When we were new, Rosa and I were mid-store, on the magazines table side, and could see through more than half of the window.
Kazuo Ishiguro’s latest novel, Klara and the Sun, offers up its first delight before we even open the book. A subtle detail in the cover design is a nod to all readers like myself who love the tactile experience of reading a book. We see what appears to be a window frame, through which the sun is starting to show from the top right corner, and the window frame is ever so slightly indented on the page; this detail immediately enhances the sense of a threshold leading us directly towards a core element of the book.
The novel follows the story of Klara, an Artificial Friend in a world where most human children are paired with AFs as a part of their journey through adolescence. When we meet Klara, she is in a store for these AFs; they wait here, being given turns to be placed front and centre in the store window, until their future human companion chooses them and takes them home. The importance and power of the sun is emphasised from the beginning; the AFs are replenished by the sun, so yearn to be within its reach. Their reverence for it is almost sacred and, as the story progresses, the sun becomes a kind of character in itself.
Klara is portrayed as more curious, more observant, and different to the rest.
Unlike most AFs, unlike Rosa, I’d always longed to see more of the outside – and to see it in all its detail.
She becomes interested in observing human emotions; whereas Rosa, the AF that she is usually placed with, doesn’t seem to register these at all.
Klara’s time finally comes when a girl Josie, and her mother, come to take Klara home with them. In contrast to Klara’s softness, sweetness and innocence, Josie is portrayed as a chatty, feisty, determined young girl. Josie’s mother is an important figure in the story too, from whom Klara learns much, through observation and conversation.
“The more I observe, the more feelings become available to me.”
Rick, Josie’s neighbour and best friend, is another key character. As we watch their friendship unfold, we see how Josie is possibly struggling with the life laid out for her. Rick, on the other hand, is steadfast in his rejection of current social norms; he embodies a resolute link to an older, more traditional way of life.
Klara has been presented from the offset as exceptional, and this only increases as the story progresses. The devotion she commits to her role might be seen as beyond what we would expect of an android; perhaps some of Josie’s original determination has rubbed off on her after all? Although how are we to ever know what exactly androids could grow to experience? In a way, this novel is all about perspectives.
A key focus of Klara’s observation is the relationships between the people in her world; watching how they react to each other, to certain situations, even noticing subtle facial reactions and body language. What unfolds is a beautiful story exploring the growing pains of adolescence, family dynamics, and the many faces of love. Through her eyes we see the different forms of love and affection that can materialise within relationships, the way parents’ hopes and dreams for their children can impact the decisions they make.
…what was becoming clear to me was the extent to which humans, in their wish to escape loneliness, made maneuvers that were very complex and hard to fathom…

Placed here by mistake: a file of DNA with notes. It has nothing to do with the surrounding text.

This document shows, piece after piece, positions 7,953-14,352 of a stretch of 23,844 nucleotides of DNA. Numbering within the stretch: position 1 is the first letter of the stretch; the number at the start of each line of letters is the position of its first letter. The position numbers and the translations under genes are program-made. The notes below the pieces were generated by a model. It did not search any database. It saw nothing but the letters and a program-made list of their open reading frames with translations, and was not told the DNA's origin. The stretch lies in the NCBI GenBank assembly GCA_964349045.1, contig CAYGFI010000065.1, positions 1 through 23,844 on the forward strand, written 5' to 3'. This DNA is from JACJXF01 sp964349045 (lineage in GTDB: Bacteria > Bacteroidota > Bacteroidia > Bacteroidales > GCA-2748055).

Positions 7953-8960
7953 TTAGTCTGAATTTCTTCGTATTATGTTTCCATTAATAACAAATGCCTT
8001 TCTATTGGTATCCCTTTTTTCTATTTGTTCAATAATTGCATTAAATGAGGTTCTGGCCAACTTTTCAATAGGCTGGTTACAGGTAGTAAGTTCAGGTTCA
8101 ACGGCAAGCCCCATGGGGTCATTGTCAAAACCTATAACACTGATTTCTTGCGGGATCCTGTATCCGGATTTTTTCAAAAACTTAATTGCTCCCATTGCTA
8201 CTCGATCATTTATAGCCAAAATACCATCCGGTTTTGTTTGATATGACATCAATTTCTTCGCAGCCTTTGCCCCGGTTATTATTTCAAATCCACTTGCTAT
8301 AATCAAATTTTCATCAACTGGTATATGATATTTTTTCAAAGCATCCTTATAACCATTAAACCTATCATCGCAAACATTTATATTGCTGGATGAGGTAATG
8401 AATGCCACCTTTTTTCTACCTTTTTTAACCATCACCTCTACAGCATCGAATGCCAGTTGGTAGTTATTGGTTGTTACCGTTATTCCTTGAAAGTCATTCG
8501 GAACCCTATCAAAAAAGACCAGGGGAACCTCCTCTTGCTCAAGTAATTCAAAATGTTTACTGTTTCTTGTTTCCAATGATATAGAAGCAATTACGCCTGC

References to loneliness surface in various different contexts, inviting us to consider how loneliness can mean different things to different people.
The world in which the story takes place is in a highly advanced state of technology, with an equally high dependence on it. While the novel is peppered with hints at a sinister undercurrent to the world, Ishiguro doesn’t disclose everything, leaving us to piece certain things together for ourselves; often the unknown is more terrifying than the fully disclosed.
While we occasionally forget we are seeing all this through the eyes of an android, certain aspects of the language remind us throughout. The Mother and the Sun, amongst other characters or elements of the story, are referred to with a capital letter, giving them an almost symbolic status, like playing pieces on a stage in Klara’s structured view of the world. This is further emphasised by her need to navigate through the world by familiar landmarks, her disorientation when they are moved or missing. She describes how she sees things in boxes (presumably some kind of grid-like artificial vision), and also speaks about estimating things like people’s ages or their moods.
Yet despite any level of observational skills, intelligence, or ability to learn from all she sees around her, her understanding can never be human. The complexities of the human mind, and heart, are difficult enough for the most advanced scientists and psychologists to grasp. Through this story Ishiguro touches on the controversial debate about whether or not even the most advanced of technology will ever be able to replicate, or connect with, the depths of human consciousness and emotion.
“The human heart. Do you think there is such a thing? Something that makes each of us special and individual?”
Reading a novel like this can remind us to be wary of a dependence on technology, and giving ourselves up to it. It can also remind us to celebrate what lies at the root of human connection and fulfillment in life.
This novel is a bittersweet read; in a bleak world where the possibilities of science and technology have been pushed too far, we grow to love Klara for how earnestly she approaches her role; through her eyes, we are spurred to explore our own understandings of loyalty, love and authenticity.
Klara and the Sun is available in Ireland from most bookshops, so be sure to support your local bookshop